Located north of Limerick Rd., this is believed to have been the childhood home of the late Delmar Robinson (1942-2019) who worked for the Ministry of Natural Resources in the Limerick Forest.

by Michael Whttaker

The afternoon drizzle Monday, May 13 did not dampen the enthusiasm of more than 20 people out to explore the hidden heritage of Limerick Forest’s abandoned farms.

The group, which responded to the Rideau Valley Archaeology Society’s press and online invitation, was ably guided by Cary Gibson and Valerie Kirkwood from the Friends of the Limerick Forest. Dr. David Shanahan, historian for the North Grenville Historical Society, provided information regarding families and settlement.

The outing began at the Limerick Forest Interpretive Centre in the original part of Limerick Forest, now referred to as Limerick South. Among the Irish settlers of the late 1840s was Andrew Forsythe, who occupied 200 acres south of Bishops Mills on what is now the forest’s northern edge. He reportedly named the area Limerick, after his home county in Ireland, and the Forsythe Rd., running south from Limerick Rd., is named for him.

A few hundred metres west of the interpretive centre are the foundation remains (ca. 1875) of the Cochrane Family home. The enterprising clan was probably not the first to own the land, but the property remained with the Cochrane’s until 1940. As with many of the forest ruins, the exterior access to the cellar through the foundation wall is obvious, and the well, which served generations, is partially filled, and guarded by a cedar fence.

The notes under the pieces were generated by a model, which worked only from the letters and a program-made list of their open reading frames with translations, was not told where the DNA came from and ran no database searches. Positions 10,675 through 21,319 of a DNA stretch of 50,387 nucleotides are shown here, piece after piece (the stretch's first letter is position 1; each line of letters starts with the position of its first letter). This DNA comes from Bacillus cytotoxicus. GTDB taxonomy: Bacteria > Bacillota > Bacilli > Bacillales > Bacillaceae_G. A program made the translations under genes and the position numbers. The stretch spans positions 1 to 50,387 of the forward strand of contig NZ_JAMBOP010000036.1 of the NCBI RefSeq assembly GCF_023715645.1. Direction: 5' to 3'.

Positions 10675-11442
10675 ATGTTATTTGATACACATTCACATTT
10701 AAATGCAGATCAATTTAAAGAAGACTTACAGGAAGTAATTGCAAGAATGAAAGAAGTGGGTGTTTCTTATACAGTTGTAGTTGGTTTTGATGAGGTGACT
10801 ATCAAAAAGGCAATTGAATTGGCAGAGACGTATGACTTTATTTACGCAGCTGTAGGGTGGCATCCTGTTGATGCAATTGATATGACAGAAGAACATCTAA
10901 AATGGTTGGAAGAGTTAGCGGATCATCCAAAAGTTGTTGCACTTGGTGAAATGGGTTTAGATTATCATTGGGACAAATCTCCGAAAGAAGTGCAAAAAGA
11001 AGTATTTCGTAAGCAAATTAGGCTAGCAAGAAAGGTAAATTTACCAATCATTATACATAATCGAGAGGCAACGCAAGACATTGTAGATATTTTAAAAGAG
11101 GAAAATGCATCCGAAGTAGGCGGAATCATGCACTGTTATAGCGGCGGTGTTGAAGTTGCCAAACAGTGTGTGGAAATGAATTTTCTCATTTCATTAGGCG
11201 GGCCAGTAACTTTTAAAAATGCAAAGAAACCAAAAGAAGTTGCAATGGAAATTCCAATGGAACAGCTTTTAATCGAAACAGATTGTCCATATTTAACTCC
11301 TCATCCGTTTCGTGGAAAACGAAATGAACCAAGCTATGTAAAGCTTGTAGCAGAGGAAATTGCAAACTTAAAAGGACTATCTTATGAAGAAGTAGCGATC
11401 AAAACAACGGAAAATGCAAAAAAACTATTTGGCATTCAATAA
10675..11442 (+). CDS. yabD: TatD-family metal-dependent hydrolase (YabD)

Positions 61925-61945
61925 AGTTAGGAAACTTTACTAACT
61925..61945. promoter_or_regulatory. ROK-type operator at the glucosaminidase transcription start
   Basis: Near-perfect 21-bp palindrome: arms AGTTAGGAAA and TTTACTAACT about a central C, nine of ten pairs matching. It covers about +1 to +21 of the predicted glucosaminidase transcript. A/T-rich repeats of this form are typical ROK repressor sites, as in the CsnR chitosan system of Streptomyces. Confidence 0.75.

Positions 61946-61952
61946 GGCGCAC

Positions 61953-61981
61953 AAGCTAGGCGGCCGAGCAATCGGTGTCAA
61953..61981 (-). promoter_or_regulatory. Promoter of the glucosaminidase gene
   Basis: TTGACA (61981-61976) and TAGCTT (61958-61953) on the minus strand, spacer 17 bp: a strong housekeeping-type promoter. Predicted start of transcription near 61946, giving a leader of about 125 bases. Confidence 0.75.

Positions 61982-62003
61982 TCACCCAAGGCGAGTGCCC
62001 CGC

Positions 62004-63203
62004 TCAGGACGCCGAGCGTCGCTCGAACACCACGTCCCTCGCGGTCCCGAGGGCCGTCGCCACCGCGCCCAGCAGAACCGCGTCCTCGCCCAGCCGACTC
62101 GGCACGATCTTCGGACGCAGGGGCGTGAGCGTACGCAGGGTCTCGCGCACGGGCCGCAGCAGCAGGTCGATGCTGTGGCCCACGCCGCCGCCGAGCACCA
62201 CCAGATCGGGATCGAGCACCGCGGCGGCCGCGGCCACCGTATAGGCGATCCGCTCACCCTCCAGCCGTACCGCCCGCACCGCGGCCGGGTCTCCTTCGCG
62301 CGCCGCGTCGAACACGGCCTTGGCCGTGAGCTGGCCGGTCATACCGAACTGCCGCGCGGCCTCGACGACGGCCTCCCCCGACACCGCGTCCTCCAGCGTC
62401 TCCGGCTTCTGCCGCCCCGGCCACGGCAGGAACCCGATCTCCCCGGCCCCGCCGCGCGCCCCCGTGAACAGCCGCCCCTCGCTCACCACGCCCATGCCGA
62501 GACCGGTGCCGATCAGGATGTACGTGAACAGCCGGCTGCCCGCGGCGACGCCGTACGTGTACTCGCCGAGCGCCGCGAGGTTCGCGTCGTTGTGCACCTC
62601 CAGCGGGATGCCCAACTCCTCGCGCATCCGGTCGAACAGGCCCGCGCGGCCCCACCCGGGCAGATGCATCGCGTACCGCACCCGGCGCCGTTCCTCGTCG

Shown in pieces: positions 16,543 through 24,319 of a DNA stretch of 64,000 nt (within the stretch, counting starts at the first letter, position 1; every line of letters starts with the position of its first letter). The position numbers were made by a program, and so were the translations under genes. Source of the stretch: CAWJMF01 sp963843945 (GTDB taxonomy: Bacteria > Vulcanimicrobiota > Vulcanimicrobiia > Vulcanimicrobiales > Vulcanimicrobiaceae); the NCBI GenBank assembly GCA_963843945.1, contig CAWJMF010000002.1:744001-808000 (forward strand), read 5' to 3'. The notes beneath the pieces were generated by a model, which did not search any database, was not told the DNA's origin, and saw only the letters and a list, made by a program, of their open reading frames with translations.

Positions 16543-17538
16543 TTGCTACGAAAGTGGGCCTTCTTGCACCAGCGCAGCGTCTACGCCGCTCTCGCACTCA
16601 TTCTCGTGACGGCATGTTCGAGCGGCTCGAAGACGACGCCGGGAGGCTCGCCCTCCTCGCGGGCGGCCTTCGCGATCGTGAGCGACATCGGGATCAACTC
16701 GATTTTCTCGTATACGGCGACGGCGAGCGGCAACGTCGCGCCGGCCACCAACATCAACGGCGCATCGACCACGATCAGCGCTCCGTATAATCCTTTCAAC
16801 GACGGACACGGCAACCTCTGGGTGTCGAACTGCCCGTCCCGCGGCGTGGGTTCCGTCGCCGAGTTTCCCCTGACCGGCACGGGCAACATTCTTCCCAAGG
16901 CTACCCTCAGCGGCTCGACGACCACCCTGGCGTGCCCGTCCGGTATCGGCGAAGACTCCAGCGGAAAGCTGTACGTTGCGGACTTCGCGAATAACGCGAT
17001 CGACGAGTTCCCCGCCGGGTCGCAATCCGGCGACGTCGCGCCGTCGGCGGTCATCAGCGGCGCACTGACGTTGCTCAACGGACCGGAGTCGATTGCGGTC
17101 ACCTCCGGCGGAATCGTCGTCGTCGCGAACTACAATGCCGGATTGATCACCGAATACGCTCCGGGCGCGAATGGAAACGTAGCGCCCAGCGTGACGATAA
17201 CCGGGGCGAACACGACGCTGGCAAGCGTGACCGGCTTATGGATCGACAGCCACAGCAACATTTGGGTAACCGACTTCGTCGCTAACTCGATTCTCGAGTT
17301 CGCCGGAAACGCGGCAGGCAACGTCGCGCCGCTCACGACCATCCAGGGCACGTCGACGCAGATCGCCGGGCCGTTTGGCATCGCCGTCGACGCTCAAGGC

The explorers visited a number of sites laying off Limerick Rd., Forsyth Rd., and Cooper Rd., along the forest’s paths and trails. The dry-stone remains exemplified a range of mason skills from the rough amateur to the master. Traces of summer kitchens, outbuildings, and barns marked several properties. One site clearly defined what had been a two-storey barn with a natural, earthen grade accessing the upper level. A curious site may have been a springhouse. What had been a roofed structure preserved foods and beverages before the advent of icehouses. A narrow drain through the foundation wall led downhill, away from the building.

In late June, a volunteer clean-up crew will remove discarded materials, and fallen and dead trees from a site on the Alf Campbell Trail, east of the interpretive centre. In the early years of the Limerick Forest, this area had been a dumping ground. The volunteer Friends of Limerick Forest are committed to hands-on projects supporting the welfare and sustainable management of the forest.

The Rideau Valley Archaeological Society plans a non-invasive, surface study of Limerick Forest ruins, and to seek sites, which may be undocumented. Photos taken during the forest walk can be viewed at the Rideau Valley Archaeological Society Facebook. A message can be posted there, or by contacting mpw1749@gmail.com.

Historic topographical maps, which include Limerick Forest, are available at ocul.on.ca/topomaps/collection/.


Please enter your comment!
Please enter your name here